I do want him to learn how to understand and interact with and work together with other kinds of mind, other kinds of ego, other kinds of affect, and to do so while holding high the value of his own kinds, however small a minority they may be in.
Phil Schwarz
Are you sitting in another Internet flamewar on the subject of cure, wondering whether you just want to give up trying to prove you're a worthwhile person as you are? Tired of sitting through long-winded speeches on how horrible autism is and how much it needs to be eradicated? Generally bored with and depressed by these discussions, but unable to get out of them for some reason? Increasingly frustrated by your inability to come up with words in response to illogical but highly disturbing replies about how autism needs to be destroyed? If you come from a strongly anti-cure perspective with regards to autism and need a way to pass your time in these situations, then Curebie Bingo may be for you.
Amanda Baggs
The defining characteristic of a curebie is a fanatical desperation to destroy a child's autistic traits in their entirety. Autism takes on a separate and distinct identity in the curebie mind; it is personified as a demonic foe that must be defeated at all costs. The child ceases to be seen as a sentient person and instead is treated as if he were a battleground for a cosmic struggle between good and evil.
The primary responsibilities of parenthood is to keep a child safe, and to teach them how to keep themselves safe when you are not longer there to care for them. I see Autism as a making the first much more difficult and a monumental obstacle to the achieving the second. I am not so much attacking the "desire not to cure", as using this example to defend the "desire to cure".
Ginger Taylor
The talk of autism as if it were a disease is in itself problematic; diseases are bad, after all, and as long as it is seen as such, the need for a cure will always be on people's minds.
Frank Klein
Autism is a way of being. It is pervasive; it colors every experience, every sensation, perception, thought, emotion, and encounter, every aspect of existence. It is not possible to separate the autism from the person.
Jim Sinclair
The current research points to autism being central to one's personality, something that I and many like me tend to agree with. Removing something that fundamental would leave little of my original self. Many of the traits I identify with most strongly are those labeled autistic, such as the ability to hyperfocus, a strong attention to detail, the ability to enjoy my own company for long periods, not being controlled by the social collective, etc.
Having children who are "different" is an unexpected experience, a positive one, and I keep trying to figure out how to impart a message of experience to others who have never had the challenge, and ergo, the ultimate benefit of one... Organizations that seek to fund this “difficult and mysterious disorder,” to "cure it," as a war waged against the autistic population, instead of listening to them, may become baffled at the ability of autism, despite its superficial dysfunctions. It is finding itself at an intellectual and philosophical divide with those they are seeking to cure. Parents are baffled, or angry. Afterall, aren't they just good people trying to help others? Shouldn't parents who struggle day in and day out, whose expectations have been taken from them, have pity bestowed upon them? I say no. I say that as difficult as it is for many families, who experience a "spectrum" of challenges, this is life's test. "The best thing about the future," said Abraham Lincoln, "is that it comes one day at a time." We have time to reframe our expectations and to find joy in autism.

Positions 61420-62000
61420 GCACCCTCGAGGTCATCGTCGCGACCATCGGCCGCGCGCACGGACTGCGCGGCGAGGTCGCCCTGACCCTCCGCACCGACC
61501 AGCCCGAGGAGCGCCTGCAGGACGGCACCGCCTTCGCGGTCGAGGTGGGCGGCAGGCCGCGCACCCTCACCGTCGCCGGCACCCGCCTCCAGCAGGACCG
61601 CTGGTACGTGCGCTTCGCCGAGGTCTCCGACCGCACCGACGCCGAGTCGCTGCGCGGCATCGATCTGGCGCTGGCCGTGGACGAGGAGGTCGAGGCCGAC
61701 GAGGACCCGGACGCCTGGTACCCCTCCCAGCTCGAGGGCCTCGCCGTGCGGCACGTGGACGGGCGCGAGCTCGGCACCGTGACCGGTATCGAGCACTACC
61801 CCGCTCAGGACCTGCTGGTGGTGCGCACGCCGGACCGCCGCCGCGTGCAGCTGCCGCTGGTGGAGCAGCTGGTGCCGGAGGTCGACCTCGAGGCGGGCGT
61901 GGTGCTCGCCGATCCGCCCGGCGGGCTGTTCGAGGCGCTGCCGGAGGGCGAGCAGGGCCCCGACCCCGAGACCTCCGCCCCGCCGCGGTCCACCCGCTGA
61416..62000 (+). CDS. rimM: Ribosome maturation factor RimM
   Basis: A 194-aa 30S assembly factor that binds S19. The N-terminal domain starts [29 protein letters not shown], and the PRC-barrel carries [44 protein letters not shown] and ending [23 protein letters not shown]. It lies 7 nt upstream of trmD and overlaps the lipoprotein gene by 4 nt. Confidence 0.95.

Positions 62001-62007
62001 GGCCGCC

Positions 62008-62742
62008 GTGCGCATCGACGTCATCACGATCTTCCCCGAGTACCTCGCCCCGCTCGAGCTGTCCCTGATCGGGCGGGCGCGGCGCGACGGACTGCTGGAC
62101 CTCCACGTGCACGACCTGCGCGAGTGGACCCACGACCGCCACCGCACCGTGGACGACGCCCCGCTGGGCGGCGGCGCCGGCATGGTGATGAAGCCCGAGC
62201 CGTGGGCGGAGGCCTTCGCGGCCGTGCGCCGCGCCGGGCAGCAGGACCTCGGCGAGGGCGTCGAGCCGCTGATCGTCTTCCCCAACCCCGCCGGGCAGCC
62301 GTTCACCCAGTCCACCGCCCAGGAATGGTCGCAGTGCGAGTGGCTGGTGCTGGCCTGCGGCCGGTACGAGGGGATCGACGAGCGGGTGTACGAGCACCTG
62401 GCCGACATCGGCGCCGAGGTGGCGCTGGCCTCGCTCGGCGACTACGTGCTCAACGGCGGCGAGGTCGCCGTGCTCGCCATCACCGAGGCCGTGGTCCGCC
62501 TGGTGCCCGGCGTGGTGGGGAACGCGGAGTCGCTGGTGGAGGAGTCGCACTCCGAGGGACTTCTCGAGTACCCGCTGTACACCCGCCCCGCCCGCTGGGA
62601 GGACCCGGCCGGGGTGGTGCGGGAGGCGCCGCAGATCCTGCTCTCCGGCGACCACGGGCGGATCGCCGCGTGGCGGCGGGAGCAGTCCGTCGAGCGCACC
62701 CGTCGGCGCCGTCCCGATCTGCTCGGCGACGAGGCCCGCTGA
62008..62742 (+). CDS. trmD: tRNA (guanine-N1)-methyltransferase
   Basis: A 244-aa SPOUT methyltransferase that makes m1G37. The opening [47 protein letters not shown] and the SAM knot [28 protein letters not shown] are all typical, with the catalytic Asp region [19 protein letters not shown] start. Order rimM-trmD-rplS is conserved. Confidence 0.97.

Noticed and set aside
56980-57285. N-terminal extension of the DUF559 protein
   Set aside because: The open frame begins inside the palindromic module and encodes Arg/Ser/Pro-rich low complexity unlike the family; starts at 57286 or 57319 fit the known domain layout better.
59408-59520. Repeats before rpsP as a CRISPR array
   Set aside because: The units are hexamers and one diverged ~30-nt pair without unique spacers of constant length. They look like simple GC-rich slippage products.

Estee Klar
The idea that a person could be just different, not fit into any of the hierarchical pigeonholes, is apparently too alien to even consider.
Jessadriel Darkmountain
In all people on the Autistic Spectrum... there are things which do not need treatment or cure (but) there are things in some people which are often called a part of that person's Autism, where it would be inhumane to withold treatment or cure.
Donna Williams
So, am I in favour of a cure? I don't think that something that people are not SUFFERING from needs a cure. I think many people with AS are looking for support, and that is different to a cure, of course.
Simon Baron-Cohen
To the surprise of many people, and the dismay of some computer professionals, the formerly derogatory labels geek and nerd are now being used with pride--or at least resignation--by a growing number of young computer experts.
Gary Chapman
The real enemy is mental retardation. Mental retardation has made many otherwise normal people dependent, and the same is true of autistics. It is the mental retardation that makes low-functioning autistics dependent and helpless.
Frank Klein
You want to know how many research validated treatments there are for autism? Do you want to know how many treatments are considered well established empirically validated? I'll tell you how many: NONE. How about "Probably efficacious?" NONE... When someone says they have a cure, a research validated treatment or a promise of recovery from autism, they are telling a LIE. They are no better than the merchants of terror who institutionalized (and molested) autistic children because of "refrigerator mothers."